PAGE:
Advanced analytics meld with machine learning to press more value from big data
There has long been a distinction, within the field of business intelligence and analytics, between the former and the latter. BI is traditionally about reporting what’s happened, against a data warehouse or other database; while analytics is about statistical analysis to predict the probability of things happening.
Advanced analytics is also now melding with the machine learning sub-set of artificial intelligence, with the rise, and now consolidation of big data environments, like data lakes, in organisations. Often, when people say “AI” they really mean machine learning that then feeds into the analytical work done by data scientists, using a plethora of data preparation and visualisation tools, as well as statistical analysis tools from SAS, the R programming language, Python, and so on.
As often, Silicon Valley is the place where some of the most pioneering technologies are being developed. On a trip to the Valley in March 2018, Computer Weekly found a slew of California-based startup and early-stage data analytics companies promising CIOs better ways to get value from their investments in databases and analytics. The lead article in this e-guide provides an account of what this group has to offer.
SAS co-founder and CEO Jim Goodnight is one of the pioneers of the field of statistical software analytics, and one who insists on the distinction between mere BI and analytics. In this interview he says the value of the current vogue for artificial intelligence lies in massively parallel computing, as well as cheaper storage.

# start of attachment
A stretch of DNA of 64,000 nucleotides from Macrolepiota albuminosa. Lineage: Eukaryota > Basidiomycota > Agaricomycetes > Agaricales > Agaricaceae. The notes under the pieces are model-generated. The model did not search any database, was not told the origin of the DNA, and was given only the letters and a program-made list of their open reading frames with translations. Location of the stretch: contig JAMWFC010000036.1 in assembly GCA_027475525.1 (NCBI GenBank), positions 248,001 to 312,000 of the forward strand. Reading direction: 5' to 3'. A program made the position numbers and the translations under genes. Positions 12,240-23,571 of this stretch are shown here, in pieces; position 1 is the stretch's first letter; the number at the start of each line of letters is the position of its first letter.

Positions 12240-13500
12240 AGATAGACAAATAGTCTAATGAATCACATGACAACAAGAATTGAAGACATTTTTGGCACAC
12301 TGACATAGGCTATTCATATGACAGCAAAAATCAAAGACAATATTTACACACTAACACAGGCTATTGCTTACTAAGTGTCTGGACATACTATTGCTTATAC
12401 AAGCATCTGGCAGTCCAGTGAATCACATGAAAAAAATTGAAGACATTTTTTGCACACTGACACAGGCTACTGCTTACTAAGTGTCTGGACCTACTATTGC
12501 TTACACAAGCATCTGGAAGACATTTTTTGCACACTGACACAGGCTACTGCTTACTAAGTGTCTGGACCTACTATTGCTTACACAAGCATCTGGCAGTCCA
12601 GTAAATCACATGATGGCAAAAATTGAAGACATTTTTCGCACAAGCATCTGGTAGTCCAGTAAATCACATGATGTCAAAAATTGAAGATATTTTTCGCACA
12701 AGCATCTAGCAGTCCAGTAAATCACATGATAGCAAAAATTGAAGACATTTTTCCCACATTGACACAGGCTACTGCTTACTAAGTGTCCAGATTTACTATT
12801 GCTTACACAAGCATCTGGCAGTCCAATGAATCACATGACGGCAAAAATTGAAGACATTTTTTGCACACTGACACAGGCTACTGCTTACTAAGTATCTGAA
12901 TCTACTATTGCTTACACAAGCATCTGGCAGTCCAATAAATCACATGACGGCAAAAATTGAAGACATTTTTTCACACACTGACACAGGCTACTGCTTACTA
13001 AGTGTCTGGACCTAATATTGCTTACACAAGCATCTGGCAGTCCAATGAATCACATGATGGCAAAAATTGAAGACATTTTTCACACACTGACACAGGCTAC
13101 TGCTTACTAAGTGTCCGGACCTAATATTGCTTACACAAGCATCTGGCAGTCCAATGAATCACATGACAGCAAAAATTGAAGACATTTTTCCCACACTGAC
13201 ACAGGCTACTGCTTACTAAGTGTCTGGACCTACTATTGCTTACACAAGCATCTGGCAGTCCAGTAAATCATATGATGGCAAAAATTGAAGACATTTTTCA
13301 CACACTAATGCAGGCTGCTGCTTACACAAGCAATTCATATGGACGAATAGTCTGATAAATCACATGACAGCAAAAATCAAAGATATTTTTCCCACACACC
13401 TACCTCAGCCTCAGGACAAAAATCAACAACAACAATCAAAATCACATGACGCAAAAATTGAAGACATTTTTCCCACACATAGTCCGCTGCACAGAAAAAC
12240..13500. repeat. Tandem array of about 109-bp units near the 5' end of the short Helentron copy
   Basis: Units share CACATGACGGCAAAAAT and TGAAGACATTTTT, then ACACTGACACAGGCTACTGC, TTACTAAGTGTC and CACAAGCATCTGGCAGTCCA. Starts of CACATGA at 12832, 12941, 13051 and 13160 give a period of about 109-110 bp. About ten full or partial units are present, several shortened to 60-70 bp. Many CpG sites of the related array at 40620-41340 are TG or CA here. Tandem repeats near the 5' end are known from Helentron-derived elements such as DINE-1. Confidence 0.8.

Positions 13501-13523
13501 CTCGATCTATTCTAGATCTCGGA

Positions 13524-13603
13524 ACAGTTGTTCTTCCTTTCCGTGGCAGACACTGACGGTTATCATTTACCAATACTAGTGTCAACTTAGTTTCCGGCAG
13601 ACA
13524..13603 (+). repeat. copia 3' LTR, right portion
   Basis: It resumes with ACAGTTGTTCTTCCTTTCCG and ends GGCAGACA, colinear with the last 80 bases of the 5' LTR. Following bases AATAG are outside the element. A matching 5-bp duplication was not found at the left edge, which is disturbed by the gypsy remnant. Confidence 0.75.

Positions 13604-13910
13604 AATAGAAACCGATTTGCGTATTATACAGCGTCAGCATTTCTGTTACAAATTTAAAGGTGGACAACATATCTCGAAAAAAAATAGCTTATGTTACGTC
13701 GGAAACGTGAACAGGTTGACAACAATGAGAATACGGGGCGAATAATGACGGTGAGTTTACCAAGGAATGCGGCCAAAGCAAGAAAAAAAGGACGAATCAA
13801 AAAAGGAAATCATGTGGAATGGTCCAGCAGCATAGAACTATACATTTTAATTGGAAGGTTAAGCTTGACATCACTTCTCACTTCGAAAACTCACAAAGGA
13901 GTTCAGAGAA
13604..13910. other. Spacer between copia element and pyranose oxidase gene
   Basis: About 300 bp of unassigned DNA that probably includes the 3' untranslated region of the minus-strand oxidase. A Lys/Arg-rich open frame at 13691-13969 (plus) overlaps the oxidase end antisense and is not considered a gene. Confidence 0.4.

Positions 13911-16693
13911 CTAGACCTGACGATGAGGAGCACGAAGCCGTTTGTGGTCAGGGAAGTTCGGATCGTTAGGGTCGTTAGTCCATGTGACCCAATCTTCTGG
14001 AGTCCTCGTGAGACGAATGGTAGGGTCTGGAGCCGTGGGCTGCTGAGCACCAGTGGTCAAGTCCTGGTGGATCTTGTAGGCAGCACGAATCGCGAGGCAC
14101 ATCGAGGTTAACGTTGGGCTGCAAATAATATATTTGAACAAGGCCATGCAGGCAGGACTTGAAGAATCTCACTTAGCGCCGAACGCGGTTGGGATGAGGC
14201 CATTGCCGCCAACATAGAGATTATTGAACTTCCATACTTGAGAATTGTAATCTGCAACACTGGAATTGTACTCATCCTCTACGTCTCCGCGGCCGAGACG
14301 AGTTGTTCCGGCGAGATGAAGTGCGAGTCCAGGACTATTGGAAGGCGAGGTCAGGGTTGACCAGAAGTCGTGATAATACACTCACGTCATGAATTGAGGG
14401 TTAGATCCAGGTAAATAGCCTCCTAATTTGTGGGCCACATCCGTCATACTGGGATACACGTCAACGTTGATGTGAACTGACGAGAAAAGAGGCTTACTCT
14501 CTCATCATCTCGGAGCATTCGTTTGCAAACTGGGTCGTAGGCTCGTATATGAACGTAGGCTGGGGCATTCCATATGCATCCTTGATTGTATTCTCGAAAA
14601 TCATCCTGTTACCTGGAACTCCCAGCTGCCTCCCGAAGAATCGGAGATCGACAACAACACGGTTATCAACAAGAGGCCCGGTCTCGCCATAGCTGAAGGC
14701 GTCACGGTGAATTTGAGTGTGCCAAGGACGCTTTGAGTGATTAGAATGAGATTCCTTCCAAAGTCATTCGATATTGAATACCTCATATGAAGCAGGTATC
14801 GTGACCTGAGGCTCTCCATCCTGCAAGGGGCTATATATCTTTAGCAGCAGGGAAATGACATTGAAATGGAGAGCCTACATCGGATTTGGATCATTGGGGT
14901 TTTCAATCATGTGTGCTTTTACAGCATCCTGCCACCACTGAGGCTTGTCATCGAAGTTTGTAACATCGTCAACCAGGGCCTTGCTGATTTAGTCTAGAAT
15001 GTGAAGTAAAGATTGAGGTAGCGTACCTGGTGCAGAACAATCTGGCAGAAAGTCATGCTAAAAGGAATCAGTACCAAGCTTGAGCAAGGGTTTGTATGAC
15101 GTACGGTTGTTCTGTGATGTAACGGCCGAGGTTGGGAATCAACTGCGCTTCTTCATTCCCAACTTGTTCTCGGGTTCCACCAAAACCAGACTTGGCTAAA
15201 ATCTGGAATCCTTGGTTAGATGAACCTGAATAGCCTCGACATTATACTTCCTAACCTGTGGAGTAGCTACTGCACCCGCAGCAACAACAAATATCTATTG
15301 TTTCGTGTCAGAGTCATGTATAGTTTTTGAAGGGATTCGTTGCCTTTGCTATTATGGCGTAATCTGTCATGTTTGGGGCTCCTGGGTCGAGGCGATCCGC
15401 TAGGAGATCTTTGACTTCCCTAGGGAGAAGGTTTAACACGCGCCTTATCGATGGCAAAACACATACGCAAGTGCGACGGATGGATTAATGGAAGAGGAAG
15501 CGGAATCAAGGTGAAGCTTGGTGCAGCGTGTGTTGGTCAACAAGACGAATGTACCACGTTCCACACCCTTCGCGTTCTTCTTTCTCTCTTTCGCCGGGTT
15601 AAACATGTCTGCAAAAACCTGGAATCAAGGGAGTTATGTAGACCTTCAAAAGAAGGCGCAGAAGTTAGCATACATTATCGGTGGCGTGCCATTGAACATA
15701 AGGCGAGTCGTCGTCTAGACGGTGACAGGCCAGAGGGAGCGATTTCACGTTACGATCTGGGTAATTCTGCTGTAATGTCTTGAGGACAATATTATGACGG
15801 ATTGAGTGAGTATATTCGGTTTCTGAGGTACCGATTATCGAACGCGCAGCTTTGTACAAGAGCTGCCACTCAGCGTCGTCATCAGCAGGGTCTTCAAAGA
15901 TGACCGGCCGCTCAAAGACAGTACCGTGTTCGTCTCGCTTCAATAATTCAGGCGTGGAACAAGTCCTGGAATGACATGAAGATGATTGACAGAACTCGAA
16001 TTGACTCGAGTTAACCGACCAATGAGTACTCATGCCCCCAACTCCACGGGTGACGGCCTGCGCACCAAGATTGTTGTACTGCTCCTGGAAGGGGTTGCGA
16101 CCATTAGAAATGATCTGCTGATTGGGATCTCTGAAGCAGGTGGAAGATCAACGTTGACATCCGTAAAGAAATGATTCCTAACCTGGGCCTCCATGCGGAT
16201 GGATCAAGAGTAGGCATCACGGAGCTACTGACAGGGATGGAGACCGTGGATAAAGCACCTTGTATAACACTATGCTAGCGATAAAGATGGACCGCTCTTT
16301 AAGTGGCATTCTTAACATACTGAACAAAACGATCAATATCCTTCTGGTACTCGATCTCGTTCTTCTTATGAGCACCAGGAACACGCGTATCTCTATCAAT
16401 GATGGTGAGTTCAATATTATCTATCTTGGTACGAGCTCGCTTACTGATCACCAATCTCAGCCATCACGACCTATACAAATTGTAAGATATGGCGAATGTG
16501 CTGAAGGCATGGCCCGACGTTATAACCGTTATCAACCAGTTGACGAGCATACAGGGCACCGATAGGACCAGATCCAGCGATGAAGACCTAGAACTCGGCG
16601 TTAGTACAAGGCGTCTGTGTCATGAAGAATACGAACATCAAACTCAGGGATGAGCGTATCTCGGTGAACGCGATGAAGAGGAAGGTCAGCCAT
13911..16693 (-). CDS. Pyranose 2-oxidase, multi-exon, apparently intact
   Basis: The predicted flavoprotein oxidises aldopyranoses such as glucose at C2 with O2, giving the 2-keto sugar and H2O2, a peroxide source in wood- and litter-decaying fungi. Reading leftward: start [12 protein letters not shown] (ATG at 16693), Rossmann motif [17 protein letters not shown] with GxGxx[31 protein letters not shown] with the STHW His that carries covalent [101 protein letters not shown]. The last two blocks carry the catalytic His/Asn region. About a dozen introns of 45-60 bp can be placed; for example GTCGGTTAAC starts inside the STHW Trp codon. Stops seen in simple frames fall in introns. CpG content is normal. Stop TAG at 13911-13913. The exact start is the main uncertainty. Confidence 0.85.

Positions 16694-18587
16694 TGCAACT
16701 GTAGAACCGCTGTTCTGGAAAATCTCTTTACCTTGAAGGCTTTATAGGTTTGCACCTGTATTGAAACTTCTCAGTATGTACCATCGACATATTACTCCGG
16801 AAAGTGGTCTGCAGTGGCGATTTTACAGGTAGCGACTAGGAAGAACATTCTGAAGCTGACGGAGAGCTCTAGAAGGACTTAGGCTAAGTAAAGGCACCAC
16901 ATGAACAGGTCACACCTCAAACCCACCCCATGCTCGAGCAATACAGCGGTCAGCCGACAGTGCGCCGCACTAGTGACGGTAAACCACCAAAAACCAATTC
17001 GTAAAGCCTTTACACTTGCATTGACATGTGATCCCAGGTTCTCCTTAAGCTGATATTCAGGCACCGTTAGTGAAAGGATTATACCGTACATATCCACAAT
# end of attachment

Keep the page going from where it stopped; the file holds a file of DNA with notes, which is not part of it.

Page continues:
Also from SAS, Peter Pugh-Jones, head of technology for the firm in the UK & Ireland, reflects, in a guest blog-post, on how the analytics industry is evolving and what organisations need in a data-driven economy.
One aspect of this evolution is the infusing of artificial intelligence into business applications. And so, customer analytics applications developers are seeking to add layers of machine intelligence to improve sellers’ interactions with buyers online.
One instance of this is the self-styled “Uber of Wi-Fi”, iPass, which is using Databricks’ Unified Analytics Platform and machine learning to monitor its worldwide network and help its customers get a better experience.
It is not only data scientists who need to do data discovery that goes beyond simple BI reporting. The data visualisation tools developed over the last fifteen or so years by the likes of Qlik and Tableau continue to gain ground among corporate users. One recent example is the United Nations, which has decided to use Tableau as a global standard.
Finally, we discover how, down under, Australia is becoming a hot zone for data analytics development and use.